The Northwest Territories and Alberta are in the process of establishing a traditional knowledge working group as part of the transboundary water agreement.
The report described the Alberta-NWT Traditional Knowledge Working Group’s (TKWG) first meeting, which occurred in January 2018.
“Indigenous people of the Mackenzie River basin have a long history with the basin’s natural environment,” the report reads. “Traditional knowledge comes from generations of insight into the relationships between different types of living things, their dependence on each other and sustainable co-existence.”
The report says this knowledge is a vital source of information and important for the future of the agreement.
The report says next steps include developing a work plan for the TKWG.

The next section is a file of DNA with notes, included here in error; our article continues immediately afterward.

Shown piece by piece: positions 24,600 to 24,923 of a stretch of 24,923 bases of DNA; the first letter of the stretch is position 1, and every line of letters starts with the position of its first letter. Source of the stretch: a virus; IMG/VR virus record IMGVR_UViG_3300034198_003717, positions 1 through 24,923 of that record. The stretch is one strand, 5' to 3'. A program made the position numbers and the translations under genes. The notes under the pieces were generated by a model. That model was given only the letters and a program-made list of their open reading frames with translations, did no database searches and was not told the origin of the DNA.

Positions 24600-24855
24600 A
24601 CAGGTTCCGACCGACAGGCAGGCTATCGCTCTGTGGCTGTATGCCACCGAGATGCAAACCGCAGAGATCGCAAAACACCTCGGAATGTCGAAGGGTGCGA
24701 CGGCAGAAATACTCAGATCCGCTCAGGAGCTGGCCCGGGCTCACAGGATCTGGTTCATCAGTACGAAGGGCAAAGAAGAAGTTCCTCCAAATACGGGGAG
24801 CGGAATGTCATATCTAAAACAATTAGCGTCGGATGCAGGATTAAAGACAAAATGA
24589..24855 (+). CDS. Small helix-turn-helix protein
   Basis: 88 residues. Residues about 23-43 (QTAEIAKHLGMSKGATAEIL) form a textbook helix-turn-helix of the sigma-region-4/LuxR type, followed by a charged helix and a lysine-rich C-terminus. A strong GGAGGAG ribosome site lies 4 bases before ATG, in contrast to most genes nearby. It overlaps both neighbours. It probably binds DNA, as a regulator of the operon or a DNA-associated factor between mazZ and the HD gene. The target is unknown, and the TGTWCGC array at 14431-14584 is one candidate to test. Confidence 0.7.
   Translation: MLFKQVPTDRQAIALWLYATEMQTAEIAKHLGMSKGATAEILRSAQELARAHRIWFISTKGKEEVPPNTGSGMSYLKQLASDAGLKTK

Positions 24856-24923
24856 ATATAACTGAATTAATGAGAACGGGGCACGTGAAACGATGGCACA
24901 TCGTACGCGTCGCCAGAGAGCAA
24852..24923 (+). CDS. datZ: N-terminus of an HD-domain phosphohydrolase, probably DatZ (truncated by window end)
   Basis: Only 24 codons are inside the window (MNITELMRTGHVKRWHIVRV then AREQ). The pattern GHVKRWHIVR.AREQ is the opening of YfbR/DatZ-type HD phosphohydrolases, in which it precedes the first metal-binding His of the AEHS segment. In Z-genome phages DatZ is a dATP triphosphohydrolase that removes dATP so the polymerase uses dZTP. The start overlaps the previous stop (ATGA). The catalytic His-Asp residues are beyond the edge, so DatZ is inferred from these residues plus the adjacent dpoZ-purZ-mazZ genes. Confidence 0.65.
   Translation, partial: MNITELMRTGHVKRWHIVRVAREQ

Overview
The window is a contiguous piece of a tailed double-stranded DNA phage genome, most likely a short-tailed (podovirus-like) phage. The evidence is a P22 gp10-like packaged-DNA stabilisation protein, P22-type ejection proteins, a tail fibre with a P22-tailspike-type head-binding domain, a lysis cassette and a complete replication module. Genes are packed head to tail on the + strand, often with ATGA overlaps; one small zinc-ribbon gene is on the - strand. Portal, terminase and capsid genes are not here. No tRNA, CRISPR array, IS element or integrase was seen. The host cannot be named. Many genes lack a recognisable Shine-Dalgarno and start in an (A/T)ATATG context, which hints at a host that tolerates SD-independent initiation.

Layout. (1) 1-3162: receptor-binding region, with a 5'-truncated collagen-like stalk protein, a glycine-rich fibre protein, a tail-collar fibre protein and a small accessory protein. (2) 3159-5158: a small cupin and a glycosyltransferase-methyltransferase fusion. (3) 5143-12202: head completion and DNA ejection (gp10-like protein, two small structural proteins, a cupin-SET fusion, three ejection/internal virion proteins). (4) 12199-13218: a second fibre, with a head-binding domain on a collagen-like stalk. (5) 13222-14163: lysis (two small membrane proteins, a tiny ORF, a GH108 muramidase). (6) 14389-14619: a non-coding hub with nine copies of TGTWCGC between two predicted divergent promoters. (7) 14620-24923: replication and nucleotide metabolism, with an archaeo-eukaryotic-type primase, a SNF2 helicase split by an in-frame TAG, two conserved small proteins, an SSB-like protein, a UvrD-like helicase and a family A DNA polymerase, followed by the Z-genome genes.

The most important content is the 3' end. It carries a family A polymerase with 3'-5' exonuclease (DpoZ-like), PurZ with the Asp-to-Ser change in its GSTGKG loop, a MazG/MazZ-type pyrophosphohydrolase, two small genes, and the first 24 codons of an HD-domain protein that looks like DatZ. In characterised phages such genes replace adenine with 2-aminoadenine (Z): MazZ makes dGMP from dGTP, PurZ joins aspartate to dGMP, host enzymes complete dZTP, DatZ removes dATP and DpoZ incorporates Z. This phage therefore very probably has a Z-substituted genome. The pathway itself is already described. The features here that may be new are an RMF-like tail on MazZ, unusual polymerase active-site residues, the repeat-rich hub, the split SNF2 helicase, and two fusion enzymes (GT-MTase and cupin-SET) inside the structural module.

The current members include Meghan Beveridge, GNWT representative; Tim Heron, lands and resources manager for Northwest Territory Metis Nation; Jacquie Browne, Alberta Government representative; Karin Smith-Fargey, senior advisor on Aboriginal Relations with the Alberta government.
Alberta is in the process of identifying its Indigenous member in order to fully establish the TKWG
The 28 page report included water quality results from 2017-18, which found no concerns, but did note a higher level of alkalinity compared to previous years.
The Transboundary Water Agreement became a point of contention this spring as Alberta and the federal government suspended certain water monitoring operations.
Both governments say this done was out of safety, to avoid transmission of COVID-19.
However, Indigenous leaders argued this broke the established agreement and put the NWT at risk.